CWG: Serjeant Major Percy Hawkins

Staff Serjeant Major Percy Hawkins

Percy Harry Hawkins was born in Waltham Green, London, in 1886. One of five children, all boys, his parents were Frederick and Elizabeth Hawkins. Frederick initially worked as a brewer’s collector – collecting rent from tenant pub managers on behalf of the brewery – before working as a tobacconist.

In July 1908, Percy married Gladys Parnell. Sadly, tragedy was to strike and, over the next couple of years both Elizabeth and Frederick passed away in 1909 and 1910 respectively.

By the time of the following year’s census, Percy and Gladys were boarding with a dispensing doctor (or GP), and his wife. Percy listed his occupation as a ‘traveller’, was probably employed as some kind of salesman.

Tragedy was to strike Percy again. Months after the couple had their first child in July 1911, Gladys also passed away, leaving him as a widower and single parent at just 26 years old.

From his later military documentation, it seems that Percy married again in August 1915, this time to a woman called Mildred, and, by September 1919, he had gone on to have three children in total; one boy and two girls.

When war broke out, Percy was quick to enlist. He joined up in Birmingham on 10th August 1914, and gave his profession as a commercial traveller. His records show that he was 28 years and 120 days old, stood 5ft 6ins (1.69m) tall and weighed 131lbs (59.5kg).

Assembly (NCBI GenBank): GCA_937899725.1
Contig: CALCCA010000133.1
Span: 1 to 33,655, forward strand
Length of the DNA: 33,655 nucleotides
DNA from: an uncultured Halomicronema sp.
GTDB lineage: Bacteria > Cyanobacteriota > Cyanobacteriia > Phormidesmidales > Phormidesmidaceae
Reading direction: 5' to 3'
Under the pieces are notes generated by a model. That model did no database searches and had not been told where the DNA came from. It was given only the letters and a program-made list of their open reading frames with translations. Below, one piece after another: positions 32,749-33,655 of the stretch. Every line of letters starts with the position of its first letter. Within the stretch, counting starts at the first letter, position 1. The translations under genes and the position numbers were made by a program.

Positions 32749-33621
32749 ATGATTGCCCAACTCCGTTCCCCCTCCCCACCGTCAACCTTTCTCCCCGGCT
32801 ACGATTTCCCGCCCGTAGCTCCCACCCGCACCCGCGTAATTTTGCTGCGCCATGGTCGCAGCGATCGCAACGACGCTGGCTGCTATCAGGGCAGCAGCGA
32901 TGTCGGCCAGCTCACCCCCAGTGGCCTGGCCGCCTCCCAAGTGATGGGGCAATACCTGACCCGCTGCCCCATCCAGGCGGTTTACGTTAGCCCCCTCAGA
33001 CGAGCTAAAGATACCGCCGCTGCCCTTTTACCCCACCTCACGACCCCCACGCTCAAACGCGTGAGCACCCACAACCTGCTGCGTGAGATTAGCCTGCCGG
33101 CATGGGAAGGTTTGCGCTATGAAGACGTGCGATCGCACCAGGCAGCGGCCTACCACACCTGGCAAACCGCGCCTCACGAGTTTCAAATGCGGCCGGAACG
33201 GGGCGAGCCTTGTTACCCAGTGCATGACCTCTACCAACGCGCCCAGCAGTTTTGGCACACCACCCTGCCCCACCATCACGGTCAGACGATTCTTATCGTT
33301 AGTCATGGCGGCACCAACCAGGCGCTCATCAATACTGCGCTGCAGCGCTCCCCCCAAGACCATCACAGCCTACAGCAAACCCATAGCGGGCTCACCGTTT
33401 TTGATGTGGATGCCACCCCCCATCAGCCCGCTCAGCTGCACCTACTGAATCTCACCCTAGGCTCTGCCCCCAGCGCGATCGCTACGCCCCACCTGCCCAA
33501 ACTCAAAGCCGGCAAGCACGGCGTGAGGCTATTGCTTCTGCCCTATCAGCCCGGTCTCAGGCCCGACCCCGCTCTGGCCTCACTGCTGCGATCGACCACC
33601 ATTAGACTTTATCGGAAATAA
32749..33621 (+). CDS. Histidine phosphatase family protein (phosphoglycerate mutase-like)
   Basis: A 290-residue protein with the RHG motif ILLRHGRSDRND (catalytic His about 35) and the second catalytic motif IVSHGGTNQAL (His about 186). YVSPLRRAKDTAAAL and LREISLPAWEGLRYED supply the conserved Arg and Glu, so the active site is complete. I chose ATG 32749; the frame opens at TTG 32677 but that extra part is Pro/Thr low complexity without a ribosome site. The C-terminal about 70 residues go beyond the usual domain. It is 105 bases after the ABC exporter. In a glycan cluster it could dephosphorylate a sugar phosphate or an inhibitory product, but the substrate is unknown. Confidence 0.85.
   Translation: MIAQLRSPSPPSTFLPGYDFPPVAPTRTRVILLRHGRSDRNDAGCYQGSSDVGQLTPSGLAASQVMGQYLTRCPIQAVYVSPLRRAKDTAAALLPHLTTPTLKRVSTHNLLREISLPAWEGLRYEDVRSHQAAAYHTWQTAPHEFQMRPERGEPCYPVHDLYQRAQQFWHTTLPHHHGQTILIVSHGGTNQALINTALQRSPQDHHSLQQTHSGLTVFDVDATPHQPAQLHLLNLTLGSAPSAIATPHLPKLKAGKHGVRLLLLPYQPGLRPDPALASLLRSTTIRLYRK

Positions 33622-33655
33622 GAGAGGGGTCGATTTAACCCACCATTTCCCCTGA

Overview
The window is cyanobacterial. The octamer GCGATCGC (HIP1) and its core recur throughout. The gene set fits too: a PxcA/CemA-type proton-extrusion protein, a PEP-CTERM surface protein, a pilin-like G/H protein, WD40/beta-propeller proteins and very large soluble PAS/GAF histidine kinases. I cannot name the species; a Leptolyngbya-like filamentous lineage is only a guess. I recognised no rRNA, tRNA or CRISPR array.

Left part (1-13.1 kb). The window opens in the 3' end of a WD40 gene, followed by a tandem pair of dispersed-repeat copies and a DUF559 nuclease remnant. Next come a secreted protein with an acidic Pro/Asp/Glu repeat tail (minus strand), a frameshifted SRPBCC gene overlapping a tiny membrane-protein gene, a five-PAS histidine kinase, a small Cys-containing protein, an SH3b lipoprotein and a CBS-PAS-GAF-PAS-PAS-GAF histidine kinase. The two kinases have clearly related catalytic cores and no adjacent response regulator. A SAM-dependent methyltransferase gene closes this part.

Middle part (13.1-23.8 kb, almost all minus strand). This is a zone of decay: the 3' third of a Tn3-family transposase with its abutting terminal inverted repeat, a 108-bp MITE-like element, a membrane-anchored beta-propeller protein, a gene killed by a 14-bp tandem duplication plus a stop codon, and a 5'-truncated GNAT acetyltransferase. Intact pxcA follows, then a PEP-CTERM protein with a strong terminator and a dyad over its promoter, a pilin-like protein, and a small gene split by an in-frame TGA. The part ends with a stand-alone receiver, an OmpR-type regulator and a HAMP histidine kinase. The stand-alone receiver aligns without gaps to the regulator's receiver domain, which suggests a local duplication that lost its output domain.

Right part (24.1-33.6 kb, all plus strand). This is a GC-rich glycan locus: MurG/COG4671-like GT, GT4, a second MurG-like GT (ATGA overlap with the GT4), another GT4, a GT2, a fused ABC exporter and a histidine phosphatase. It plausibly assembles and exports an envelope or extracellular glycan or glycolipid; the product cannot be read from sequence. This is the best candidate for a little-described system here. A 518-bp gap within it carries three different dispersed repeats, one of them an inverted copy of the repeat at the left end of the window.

After initially joining the Royal Warwickshire Regiment, Private Hawkins was transferred to the Royal Army Service Corps, and was assigned to one of the supply companies.

Over the four years of the war, Percy served on home soil, and was promoted a number of times, rising from Private to Lance Corporal, Staff Sergeant to Quartermaster Staff Sergeant. In September 1917, he was again promoted, this time to Staff Sergeant Major, a position he held for the remainder of the conflict, and on into 1919, when he volunteered for an extra year’s service, rather than being demobbed.

In February 1920, Staff Serjeant Major Hawkins fell ill; he was admitted to the military hospital that had been set up in Brighton Pavilion, Sussex. The diagnosis was heart failure, and, sadly, it was to this that he was to succumb. He passed away on 20th February 1920, aged just 34 years old.

Percy’s family was, by this time, living down the coast in Worthing; his body was brought there for burial and he lies at rest in the Broadwater Cemetery in the town.

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